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Rodents

Muskrats Busy Feeding

7-24-15  muskrats IMG_4435For the most part, muskrats are herbivores. They consume with relish the leaves, stems and rhizomes of emergent aquatic plants such as cattails, bulrushes, sedges, horsetails, water lilies and arrowheads. Fish, frogs and invertebrates, including crayfish and clams, are also eaten to a lesser extent. Muskrats are voracious eaters (captive muskrats eat 25 – 30% of their weight daily). When their numbers are very high, muskrats can cause what is referred to as an “eat-out,” where they mow down everything in sight.

Like beavers, muskrats can close their upper lips behind their incisors in order to cut plants underwater without taking in water and choking. (photo: two young muskrats feeding on aquatic vegetation)

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Beavers See Daylight

4-17-15 beaver 281Imagine sharing dark, damp, cramped living quarters under pond ice with at least three other individuals for four to five months. Then imagine an increasing amount of light filtering through ice that is getting thinner and thinner. Finally the day comes when you are able to break through the ice and crawl out of the water onto land. The sudden brightness and heat provided by the sun, the availability of fresh vegetation to eat and the opportunity to thoroughly groom oneself in the open air must make an unimaginable sensory impact on a beaver in early spring.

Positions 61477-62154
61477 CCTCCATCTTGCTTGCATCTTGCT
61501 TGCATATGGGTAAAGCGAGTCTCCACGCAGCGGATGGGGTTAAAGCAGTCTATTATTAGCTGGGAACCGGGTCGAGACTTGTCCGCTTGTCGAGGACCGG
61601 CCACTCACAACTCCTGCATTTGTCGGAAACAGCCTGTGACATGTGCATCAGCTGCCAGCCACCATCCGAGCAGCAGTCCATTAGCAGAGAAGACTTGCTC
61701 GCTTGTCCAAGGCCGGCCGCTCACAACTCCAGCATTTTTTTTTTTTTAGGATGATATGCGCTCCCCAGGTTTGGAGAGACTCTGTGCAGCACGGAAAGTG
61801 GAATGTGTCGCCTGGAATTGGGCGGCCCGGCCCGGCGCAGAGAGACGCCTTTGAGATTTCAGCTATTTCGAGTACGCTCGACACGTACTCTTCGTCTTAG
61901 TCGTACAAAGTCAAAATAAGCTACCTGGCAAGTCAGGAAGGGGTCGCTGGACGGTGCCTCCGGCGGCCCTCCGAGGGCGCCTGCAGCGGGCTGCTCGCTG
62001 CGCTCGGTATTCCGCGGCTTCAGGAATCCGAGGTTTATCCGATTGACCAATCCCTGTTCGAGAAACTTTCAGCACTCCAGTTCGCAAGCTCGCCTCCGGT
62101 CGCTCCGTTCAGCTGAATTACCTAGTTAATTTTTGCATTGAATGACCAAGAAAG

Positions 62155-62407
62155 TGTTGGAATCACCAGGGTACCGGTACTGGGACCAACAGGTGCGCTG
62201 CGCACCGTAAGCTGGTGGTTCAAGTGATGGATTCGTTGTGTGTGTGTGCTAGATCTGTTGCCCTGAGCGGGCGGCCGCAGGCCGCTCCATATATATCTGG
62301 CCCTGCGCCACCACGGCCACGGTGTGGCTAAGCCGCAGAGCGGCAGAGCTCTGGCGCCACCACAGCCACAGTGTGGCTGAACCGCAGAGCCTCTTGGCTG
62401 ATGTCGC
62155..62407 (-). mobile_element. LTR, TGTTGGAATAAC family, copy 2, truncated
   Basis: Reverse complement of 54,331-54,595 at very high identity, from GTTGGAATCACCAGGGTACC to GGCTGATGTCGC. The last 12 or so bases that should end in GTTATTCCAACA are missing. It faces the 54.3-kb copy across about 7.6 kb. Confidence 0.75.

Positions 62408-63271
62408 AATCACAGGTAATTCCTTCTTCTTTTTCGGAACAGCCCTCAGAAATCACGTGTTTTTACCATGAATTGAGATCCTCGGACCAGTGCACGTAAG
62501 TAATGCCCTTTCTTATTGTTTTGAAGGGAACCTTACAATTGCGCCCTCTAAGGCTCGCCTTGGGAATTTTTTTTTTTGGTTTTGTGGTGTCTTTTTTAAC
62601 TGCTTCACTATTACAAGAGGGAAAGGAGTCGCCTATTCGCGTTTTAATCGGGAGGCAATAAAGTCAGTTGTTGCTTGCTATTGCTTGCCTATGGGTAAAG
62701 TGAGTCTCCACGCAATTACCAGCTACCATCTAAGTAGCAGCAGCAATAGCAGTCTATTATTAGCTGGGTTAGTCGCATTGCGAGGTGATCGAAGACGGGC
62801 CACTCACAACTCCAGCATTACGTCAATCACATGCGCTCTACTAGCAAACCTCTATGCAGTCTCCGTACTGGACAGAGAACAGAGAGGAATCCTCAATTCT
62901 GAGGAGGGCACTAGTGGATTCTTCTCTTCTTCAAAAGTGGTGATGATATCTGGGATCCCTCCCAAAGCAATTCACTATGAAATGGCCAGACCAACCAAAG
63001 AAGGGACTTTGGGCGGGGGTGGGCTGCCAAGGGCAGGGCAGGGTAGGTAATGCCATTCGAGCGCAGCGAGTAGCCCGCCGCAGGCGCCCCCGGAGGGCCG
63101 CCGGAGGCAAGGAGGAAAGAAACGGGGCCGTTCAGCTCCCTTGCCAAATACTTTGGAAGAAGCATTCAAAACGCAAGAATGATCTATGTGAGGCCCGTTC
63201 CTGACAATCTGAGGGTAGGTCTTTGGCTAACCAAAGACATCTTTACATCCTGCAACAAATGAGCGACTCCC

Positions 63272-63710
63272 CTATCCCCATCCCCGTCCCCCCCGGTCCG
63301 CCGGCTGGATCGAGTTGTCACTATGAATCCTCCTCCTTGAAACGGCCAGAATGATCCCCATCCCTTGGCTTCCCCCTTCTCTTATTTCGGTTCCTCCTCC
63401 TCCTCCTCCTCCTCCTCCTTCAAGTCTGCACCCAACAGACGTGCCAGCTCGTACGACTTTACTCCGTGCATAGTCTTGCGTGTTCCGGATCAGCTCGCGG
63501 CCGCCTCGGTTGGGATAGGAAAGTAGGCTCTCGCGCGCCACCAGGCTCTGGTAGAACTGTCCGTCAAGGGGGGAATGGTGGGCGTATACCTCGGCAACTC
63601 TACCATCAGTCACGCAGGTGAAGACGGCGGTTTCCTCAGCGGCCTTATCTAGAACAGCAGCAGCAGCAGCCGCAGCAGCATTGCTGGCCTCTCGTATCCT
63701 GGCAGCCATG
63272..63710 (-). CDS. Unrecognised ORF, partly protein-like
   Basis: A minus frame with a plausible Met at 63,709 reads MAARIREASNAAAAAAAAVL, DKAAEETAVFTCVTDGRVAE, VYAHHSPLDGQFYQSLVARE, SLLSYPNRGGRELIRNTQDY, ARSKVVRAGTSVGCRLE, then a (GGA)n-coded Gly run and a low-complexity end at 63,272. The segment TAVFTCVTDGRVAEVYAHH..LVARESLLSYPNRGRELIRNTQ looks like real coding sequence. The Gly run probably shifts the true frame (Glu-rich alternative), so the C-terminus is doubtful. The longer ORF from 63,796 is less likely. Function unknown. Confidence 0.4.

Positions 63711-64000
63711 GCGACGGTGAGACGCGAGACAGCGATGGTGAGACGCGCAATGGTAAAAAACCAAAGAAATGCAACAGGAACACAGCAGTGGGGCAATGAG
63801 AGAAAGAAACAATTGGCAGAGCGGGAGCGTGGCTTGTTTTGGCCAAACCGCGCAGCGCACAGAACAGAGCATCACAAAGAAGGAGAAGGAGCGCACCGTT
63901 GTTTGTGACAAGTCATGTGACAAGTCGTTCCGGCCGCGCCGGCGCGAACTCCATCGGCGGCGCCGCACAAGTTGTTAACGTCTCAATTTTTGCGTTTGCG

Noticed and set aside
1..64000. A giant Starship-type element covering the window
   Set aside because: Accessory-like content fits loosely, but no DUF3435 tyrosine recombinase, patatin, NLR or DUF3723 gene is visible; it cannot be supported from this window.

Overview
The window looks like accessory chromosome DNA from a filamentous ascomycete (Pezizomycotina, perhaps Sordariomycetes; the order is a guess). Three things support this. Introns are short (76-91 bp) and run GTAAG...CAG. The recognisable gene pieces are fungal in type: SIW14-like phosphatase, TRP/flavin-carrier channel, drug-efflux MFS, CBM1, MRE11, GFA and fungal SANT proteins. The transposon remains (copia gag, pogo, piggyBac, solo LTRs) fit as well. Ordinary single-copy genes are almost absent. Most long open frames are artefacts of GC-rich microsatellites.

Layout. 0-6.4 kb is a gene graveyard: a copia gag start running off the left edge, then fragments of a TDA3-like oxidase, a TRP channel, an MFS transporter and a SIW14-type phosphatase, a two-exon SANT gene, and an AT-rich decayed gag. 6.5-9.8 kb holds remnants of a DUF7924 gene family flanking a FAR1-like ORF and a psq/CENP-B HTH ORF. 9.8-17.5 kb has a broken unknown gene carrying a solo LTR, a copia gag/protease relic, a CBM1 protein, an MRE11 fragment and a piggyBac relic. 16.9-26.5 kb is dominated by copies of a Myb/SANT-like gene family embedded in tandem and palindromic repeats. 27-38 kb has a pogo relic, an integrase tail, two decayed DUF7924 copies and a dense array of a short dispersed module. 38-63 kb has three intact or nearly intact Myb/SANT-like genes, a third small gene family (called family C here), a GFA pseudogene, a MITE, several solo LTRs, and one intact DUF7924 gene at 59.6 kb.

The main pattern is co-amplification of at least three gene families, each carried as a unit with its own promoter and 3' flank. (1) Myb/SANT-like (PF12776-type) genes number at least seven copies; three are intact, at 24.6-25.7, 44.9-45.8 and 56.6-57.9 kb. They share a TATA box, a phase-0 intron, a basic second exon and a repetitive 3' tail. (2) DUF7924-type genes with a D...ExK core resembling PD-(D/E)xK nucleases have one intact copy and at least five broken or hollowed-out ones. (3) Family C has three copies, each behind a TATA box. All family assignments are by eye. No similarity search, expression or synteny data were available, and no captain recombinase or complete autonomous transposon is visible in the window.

Naturally Curious blog will have a brief hiatus until next Thursday, 4/23, so that a Naturally Curious Day by Day (my next adult book) chapter deadline can be met.

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Good Winter For Meadow Voles – Not So Much For Woody Plants

4-16-15  meadow vole sign 009Warming temperatures have revealed the considerable amount of activity that occurred under the protective deep layer of snow this past winter. In addition to a multitude of exposed meadow vole runways, there are ample signs of the voracious appetite of this small rodent. Given that more than 90% of a meadow vole’s diet consists of vegetable matter, that it can eat more than its own body weight in 24 hours, and that it breeds throughout the year, it is no surprise that the bark of many woody plants was consumed this winter, resulting in much girdling, and thus the demise, of many shrubs and saplings.

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Meadow Vole Tunnels Exposed

3-31-15  meadow vole exposed tunnels IMG_3528If you live where the snow is actually melting, a labyrinth of vole tunnels may be revealing itself to you. These tunnels were excavated in the snow next to the ground in what is referred to as the subnivean layer. They lead from sleeping areas to known sources of food, and are advantageous to both mice and voles that travel in them – they provide thermal insulation by protecting them from the wind and cold, and they keep these rodents hidden from predators. Carbon dioxide, which builds up in the subnivean layer from animal respiration as well as CO₂ released from the ground, escapes through ventilation shafts, or air vents, that lead up to the surface of the snow.